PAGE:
People have been searching for the lost city of Atlantis for thousands of years. This ancient city, home to a race of wise and just philosophers, was said to be located in the Atlantic Ocean and destroyed in a single day and night as punishment from the gods. That’s according to the earliest written account we have of this fabled place – Plato’s dialogues “Timaeus” and “Critias”. But where exactly is this mythical undersea city? If it ever even existed…
There have been many theories about its possible location and new ones keep emerging every now and then. So if you want to help solve this mystery once and for all, read on! We are going to take you on a tour through 10 different locations that are either thought by some to be the lost city of Atlantis or at least connected with it in some way.
1. Near Cadiz, Spain
In 2011, a US-led research team announced it had pinpointed an ancient city it believes to be Atlantis. Using a satellite image of a submerged site near Cadiz, in southern Spain, the researchers used radar and data mapping to survey the area, which they believe was flattened thousands of years ago. “This is the power of tsunamis,” head researcher Richard Freund told Reuters.
They believe that they have found all the features of Atlantis Plato described and evidence of how they were destroyed. In addition, the researchers said not only had they discovered Atlantis, but also found the people were incredibly advanced.
‘Laboratory analysis’ of material recovered from Spain showed evidence of a type of cement not seen before, as well as ancient advanced metallurgy. A greenish blue patina has been found covering some of the ruins which tests have shown is an ancient combination of metals.
2. Off the coast of Africa
In 2009, an engineer working with Google Ocean, the search engine’s ocean-mapping tool, spotted a “network of criss-cross lines” about 620 miles from the northwest coast of Africa. The rectangular area, the size of Wales, looked a lot like the neat grid of a city, leading experts to wonder whether it could be a well-preserved Atlantis remnant. However, the National Oceanic and Atmospheric Administration debunked the idea, pointing out that the grid effect was caused by sonar waves.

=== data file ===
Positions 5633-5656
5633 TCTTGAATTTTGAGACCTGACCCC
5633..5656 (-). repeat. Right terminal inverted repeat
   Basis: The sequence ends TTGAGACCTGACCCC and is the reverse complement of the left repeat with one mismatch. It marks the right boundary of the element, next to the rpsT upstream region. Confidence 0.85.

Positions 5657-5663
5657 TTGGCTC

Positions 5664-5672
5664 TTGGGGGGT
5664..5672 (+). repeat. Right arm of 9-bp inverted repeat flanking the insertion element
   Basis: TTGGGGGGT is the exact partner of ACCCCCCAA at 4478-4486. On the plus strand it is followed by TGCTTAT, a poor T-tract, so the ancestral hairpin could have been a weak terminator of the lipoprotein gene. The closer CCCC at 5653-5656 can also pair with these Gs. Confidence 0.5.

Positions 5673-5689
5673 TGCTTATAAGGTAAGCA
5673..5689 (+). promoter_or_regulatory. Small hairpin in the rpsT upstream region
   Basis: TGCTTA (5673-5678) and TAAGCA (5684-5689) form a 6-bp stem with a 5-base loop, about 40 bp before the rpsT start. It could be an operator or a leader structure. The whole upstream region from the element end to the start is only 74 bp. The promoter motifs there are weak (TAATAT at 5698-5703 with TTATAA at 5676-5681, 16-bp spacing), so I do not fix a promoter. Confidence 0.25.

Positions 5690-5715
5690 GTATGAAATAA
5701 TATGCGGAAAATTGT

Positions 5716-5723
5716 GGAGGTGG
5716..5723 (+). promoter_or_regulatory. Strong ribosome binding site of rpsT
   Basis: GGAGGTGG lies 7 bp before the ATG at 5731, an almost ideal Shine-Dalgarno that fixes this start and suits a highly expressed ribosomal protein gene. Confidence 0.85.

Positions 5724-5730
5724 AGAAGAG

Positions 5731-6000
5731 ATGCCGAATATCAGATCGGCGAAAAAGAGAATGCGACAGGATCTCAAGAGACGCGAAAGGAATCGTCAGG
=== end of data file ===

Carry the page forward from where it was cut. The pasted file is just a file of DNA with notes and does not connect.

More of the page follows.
3. Santorini, Greece
In 2010, Bettany Hughes at The Daily Mail theorized that Plato may actually have been writing a “moral fable” based on the island of Thera — modern-day Santorini, Greece — when he described Atlantis. This Aegean island, justifiably famous for its natural beauty, is the only hypothetical site for Atlantis that is considered as a possibility by mainstream academics.
Like the fabled lost city, Thera endured a horrific disaster that brought an end to its sophisticated civilization in a matter of days. Its red, white and black sand beaches correspond to the tricolor stone that the philosopher Plato describes in the original story of Atlantis, and its extraordinary ring-shaped caldera – formed by a severe natural disaster, similar to the event that erased Plato’s island – is geological evidence of an event that might have inspired the tale of a mighty civilization “destroyed by earthquakes and floods”.
The 1967 discovery of the ancient port city of Akrotiri, buried under several meters of ash for 3600 years, revealed frescoes that seemed to echo details in the original Atlantis story.
In 2004, American researchers said they had found evidence of the Atlantis site near Cyprus. Using sonar, team leader Robert Sarmast claimed to have found “massive, manmade structures” beneath the ocean, including two walls resting on a slope, which he claimed matched Plato’s description of “Acropolis Hill.” “Even the dimensions are exactly perfect,” he said, as quoted by the BBC, “so if all these things are coincidental, I mean, we have the world’s greatest coincidence going on.”
5. Malta, central Mediterranean
In Plato’s tale, Atlantis is an enigmatic island civilisation dotted with extraordinary temples. Malta, in addition to being perhaps the world’s most mysterious island (a reputation boosted by its affiliation with the once-secretive Knights of St John), is home to the oldest free-standing stone structures in the Mediterranean.
Maltese temples such as Hagar Qim and Mnajdra were erected several centuries before the first stone was raised at the Great Pyramid at Giza. Also like Atlantis, Malta’s population seems to have been wiped out at least once in antiquity by a watery cataclysm.
6. Richat Structure, Sahara